agreement that was signed in 1868," Kindy said during
  several minutes of spirited banter with the governor.

  "Your office has been an obstacle to the withholding of
  that agreement between the Great Sioux Nation and the
  United States," Kindy told Janklow.

  Campers have been on LaFramboise Island since March 22 to
  protest the land transfer. The deal, which was brokered by
  Janklow and Sen. Tom Daschle a couple years ago, violates
  treaties, protesters argue.

  Congress passed a law last year returning land taken
  decades ago for Missouri River dams.

  The act makes the state and the Cheyenne River and Lower
  Brule Sioux responsible for environmental protection and
  development along the Missouri River virtually all the way
  from North Dakota to Nebraska.

  Janklow has said the state and tribes can manage the land
  cheaper than the federal government and improve recreational
  access to the river.

  Although protesters said the transfer law violates the 1868
  treaty, Janklow said there is a century-long history of the
  U.S. Supreme Court upholding the power of Congress to pass
  laws affecting treaties.

  "The power to make a treaty is the power to follow a
  treaty," the governor said.

  Under the Constitution, the Supreme Court has the final say
  on all laws and treaties, he said.

  "The Constitution predates any treaty," he told the
  protesters crowded into his office.

  The Black Hills and much of the rest of western South
  Dakota was reserved for the Sioux in the Fort Laramie
  Treaty of 1868. After gold was discovered in the Black
  Hills, the land was taken back in 1877 and Indians were
  forced onto smaller reservations.

  The U.S. Supreme Court ruled in 1980 that the federal
  government improperly confiscated the land, awarding
  financial damages. With interest, the sum has now grown to
  several hundred million dollars, but the tribes have
  refused to accept it.

  The justices did not say the land must be returned to the
  Sioux.

  Janklow told protesters Thursday that an 1825 Sioux treaty
  acknowledged the supremacy of the United States and that
  the tribe lived within U.S. territory. He also said the
  U.S. Supreme Court ruled in 1903 that Congress can break
  treaties.

  "I will not allow you to single out one treaty," Janklow
  told his wary guests. "You have to look at all the
  treaties. You have to look at all the laws and the
  Constitution."

  A dozen or so campers stay on LaFramboise Island. They are
  allowed by the Corps of Engineers to stay even though
  camping there is off-limits to others.

  "I'm concerned that we all respect the laws of our
  country," said Joanne Kaufman of Chicago, another Christian
  Peacemaker. Treaties are the supreme law of the land and
  courts must follow them, she told Janklow.

  "A treaty, under the auspices of nation-to-nation
  relationship, is what binds all of us to respect that
  treaty," Kaufman said. "How can the state of South Dakota
  take treaty land ... by an act of the United States
  Congress?"

  The act transfers about 158,000 acres of shoreline from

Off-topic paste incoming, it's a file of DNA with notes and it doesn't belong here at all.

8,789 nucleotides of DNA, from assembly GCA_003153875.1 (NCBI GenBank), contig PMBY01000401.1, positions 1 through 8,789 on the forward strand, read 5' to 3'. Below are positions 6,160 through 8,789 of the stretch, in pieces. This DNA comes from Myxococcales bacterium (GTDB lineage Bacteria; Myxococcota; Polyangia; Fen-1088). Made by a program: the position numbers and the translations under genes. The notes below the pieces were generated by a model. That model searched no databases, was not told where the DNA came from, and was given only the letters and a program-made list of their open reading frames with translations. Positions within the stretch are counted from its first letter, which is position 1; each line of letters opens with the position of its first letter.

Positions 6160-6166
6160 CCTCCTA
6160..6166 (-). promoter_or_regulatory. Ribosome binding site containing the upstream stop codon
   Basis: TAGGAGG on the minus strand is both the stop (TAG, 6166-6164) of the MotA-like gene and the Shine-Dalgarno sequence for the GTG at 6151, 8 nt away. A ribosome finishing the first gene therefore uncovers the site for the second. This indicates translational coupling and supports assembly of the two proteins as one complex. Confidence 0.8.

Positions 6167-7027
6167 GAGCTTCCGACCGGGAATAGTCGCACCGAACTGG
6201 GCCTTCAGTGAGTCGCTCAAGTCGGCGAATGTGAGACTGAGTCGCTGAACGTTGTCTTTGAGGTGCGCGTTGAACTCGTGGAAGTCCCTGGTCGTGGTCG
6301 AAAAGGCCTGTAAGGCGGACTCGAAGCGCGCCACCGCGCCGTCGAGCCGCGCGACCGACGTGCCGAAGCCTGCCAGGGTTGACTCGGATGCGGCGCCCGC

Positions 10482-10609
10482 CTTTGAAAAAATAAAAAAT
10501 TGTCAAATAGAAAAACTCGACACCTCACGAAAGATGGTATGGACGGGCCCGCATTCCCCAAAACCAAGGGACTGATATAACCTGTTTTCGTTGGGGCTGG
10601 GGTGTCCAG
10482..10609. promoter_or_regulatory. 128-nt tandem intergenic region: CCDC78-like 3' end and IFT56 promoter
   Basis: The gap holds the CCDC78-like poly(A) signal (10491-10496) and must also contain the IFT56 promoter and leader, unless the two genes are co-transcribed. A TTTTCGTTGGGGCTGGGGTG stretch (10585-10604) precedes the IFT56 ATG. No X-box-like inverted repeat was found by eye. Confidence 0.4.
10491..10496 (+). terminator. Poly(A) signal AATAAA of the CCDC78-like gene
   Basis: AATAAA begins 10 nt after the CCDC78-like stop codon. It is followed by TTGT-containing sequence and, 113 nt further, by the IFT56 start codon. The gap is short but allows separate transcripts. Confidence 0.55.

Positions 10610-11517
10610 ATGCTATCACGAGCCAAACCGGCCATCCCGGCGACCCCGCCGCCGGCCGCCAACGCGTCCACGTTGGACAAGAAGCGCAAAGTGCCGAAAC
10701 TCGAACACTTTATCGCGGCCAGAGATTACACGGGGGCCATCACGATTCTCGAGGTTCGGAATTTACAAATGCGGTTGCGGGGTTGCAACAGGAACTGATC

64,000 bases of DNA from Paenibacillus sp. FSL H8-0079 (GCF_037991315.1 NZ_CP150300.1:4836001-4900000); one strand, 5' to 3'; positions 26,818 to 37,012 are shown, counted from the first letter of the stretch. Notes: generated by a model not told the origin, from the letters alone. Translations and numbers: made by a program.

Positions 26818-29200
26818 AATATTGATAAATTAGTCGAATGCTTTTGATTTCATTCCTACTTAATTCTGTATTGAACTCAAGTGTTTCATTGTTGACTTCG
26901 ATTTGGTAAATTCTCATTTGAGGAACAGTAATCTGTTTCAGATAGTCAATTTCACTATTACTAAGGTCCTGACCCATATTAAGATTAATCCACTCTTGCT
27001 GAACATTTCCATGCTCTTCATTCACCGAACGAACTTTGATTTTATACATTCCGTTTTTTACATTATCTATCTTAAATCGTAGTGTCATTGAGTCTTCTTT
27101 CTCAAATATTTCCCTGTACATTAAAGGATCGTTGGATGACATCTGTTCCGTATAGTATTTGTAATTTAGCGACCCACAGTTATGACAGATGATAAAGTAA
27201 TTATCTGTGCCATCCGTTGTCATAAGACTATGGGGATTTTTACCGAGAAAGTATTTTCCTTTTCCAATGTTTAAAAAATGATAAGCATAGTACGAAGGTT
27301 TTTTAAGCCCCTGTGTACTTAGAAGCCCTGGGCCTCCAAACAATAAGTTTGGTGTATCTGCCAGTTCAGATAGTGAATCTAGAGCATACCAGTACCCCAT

Corps of Engineers control to the state and two tribes.

  Opponents said changes in the 1868 treaty must first be
  approved by descendants of all the tribes that signed it,
  not just the Lower Brule and Cheyenne River Sioux.

  The controversial land varies in width on the shoreline
  along both sides of the river. The transfer is to compensate
  the state and tribes for more than 400,000 acres of flooded
  wildlife habitat when the dams were built.

  The state wants to plant trees and fix deteriorating boat
  ramps, campgrounds and other recreational facilities along
  the river.

  The new law also creates a trust fund to give the state and
  tribes money to manage the land.

*************

Janklow, Protesters Argue About Land Claims During Boisterous Meeting   

   By JOE KAFKA 
Associated Press Writer 

PIERRE -- Congress made treaties with Indian tribes, and Congress can break
them, Gov. Bill Janklow told a handful of protesters Thursday during a
feisty session in his Capitol office.

Raising their voices, the two sides tried to speak over each other on
several occasions, turning part of the meeting into a shouting match.

The governor's impromptu guests are members of an encampment on LaFramboise
Island, located on the Missouri River between Pierre and Fort Pierre. The
group wanted the governor to formally acknowledge an 1868 treaty with the
Sioux as well as the Declaration of Independence and U.S. Constitution.

A copy of the treaty, which set aside the western half of South Dakota as
Indian lands, was placed on the governor's desk for his signature.

The governor refused to sign, accusing the protesters of staging a
publicity stunt for bringing reporters.

The treaty cannot be considered in a vacuum, he said.

''I have no reason to sign it,'' Janklow said. ''I uphold the Constitution
and the laws of the United States.''

Cliff Kindy of North Manchester, Ind., a member of Christian Peacemaker
Teams who is staying at the camp, argued that the treaty does not allow
federal transfer of land along the river to state government. Two tribes
also are to receive some of the land.